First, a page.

Developing domain models in PHP
|This resource in a nutshell:
- Sit down at the piano;
- Select the right key;
- Put it in the piano, and open the lid;
- Once the piano is fully open, put your fingers on top of the notes
- Move your fingers about, making sure they hit the right notes in the correct order (like a pianist)
- Watch your friends be amazed
This article attempts to similarly enumerate the steps that one should go through when designing and writing the domain model portion of a computer program written in PHP (using Composer and PHPUnit). Hopefully your friends will be amazed.
The domain model is the first part of the program that is worked on, after the first requirements have been decided upon. It must be constructed with no regard to anything in the world beyond its borders (no user interface, no database, no files, nothing). The only interaction that the model has with the outside world is when it uses objects passed in to it (and these are all either primitive, i.e. basic or built-in) or are implementations of interfaces that the domain model itself defines.
The domain model is the most important part of a program. Its design is more important than the designs of either the user interface or the database schema (if either exist). A valid and verified domain model will have longer-lasting benefits than these other aspects of a program, because it deals with the real-world details of the domain in question.
Sit down at the computerEdit
Or stand, if a standing desk is more comfortable for you.
Obtain (or write from scratch) a list of requirements, or problem statement.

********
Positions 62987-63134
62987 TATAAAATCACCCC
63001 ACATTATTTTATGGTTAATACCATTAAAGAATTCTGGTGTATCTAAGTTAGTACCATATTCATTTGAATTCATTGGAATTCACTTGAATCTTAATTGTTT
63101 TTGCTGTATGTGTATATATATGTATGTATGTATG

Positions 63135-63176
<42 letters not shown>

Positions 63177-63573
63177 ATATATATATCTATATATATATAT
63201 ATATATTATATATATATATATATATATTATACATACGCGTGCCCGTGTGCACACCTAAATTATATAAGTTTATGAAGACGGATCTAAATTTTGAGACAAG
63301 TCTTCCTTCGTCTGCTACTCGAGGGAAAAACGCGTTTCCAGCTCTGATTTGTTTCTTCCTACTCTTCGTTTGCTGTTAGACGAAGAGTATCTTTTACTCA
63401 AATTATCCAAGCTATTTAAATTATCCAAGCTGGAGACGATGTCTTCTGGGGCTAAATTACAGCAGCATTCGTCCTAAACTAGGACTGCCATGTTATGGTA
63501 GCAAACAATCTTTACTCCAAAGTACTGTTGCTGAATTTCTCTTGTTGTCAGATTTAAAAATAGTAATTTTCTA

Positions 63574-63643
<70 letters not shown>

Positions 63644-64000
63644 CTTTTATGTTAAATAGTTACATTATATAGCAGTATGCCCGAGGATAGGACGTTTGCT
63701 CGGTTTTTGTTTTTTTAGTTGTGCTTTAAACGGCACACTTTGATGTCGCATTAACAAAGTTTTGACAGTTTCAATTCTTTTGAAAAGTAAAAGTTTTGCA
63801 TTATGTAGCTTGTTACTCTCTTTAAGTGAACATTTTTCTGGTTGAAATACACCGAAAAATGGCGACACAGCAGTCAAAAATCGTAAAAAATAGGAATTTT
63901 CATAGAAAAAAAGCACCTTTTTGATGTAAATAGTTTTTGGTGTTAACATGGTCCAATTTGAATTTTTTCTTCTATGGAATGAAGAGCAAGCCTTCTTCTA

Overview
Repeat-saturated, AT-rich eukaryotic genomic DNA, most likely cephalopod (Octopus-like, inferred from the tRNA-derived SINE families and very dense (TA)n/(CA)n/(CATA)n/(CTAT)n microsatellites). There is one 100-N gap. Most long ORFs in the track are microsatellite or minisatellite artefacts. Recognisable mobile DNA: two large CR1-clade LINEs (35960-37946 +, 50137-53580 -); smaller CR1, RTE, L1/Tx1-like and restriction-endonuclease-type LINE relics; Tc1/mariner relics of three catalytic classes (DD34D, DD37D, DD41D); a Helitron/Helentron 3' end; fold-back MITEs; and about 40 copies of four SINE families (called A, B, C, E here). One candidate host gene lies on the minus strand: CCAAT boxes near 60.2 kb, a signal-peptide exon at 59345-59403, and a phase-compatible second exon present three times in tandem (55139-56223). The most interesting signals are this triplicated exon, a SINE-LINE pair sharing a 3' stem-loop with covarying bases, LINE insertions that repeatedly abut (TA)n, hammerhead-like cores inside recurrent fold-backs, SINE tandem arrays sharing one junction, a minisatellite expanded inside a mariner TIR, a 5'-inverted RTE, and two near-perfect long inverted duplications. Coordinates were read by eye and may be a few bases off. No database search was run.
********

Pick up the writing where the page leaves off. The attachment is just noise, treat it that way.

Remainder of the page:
For the purposes of explanation, this article assumes a need to maintain a list of Widgets and some information about them.
Set up test frameworkEdit
The test framework should be the only non-domain thing in existance, to start with.
To get started with this, make a
composer.json file in a new empty directory and in it require PHPunit. Also set up autoloading for the classes' directory.
Then install it:
phpunit.xml in the same directory:
Create a first test in
tests/FirstTest.php (a temporary name, and it'll be changed soon enough):
Now test that everything is set up by running:
At this point, development proper can begin. This is also the point to which we return in each development cycle when it is time to begin again (apart from sitting down beforehand).
Write a testEdit
Assume the following simple requirements of the system that is being developed:
- A list of Widgets must be maintained.
- A Widget has a name and a type, and the name must be unique for the given type.
This is enough to demonstrate various constraints and the idea of a data repository.
The first task is to draw a class diagram of the desired interface (shown at right). This must know nothing about the outside world. Create it with the words and structures used in the domain in question — this is not really, in one sense, a programming API but rather an expression of the ways in which one can interact with the domain.
Then start testing it. The first test will create a new Widget and give it a name:
Running this will result in a failure, because the Widget class doesn't exist. So, create it (in a new
classes directory) and write the obvious getter-setter code (this could, if one were being a bit more 'pure' about TDD, be done in multiple steps, but it's quicker to just get the basics out of the way).
The test should now pass:
So far, so good, and nothing really has been achieved. The system is set up now, however, for actual development.
This is usually the point at which a nacent project can be put under version control. Put the domain model (and tests etc.) in their own separate repository, to help maintain the discipline of not developing them in any direction that is tied to any particular storage or interface system. This separate repository can then be added as a dependency in any project's
Write more testsEdit
- Monty Python (2005). The fairly incomplete & rather badly illustrated Monty Python song book. With complete instructions on how to play the piano. ISBN 9780413775290.
- "PHPUnit, Composer, Autoload, Bootstrap". Shane's blog. 22 May 2013. Retrieved 24 March 2014.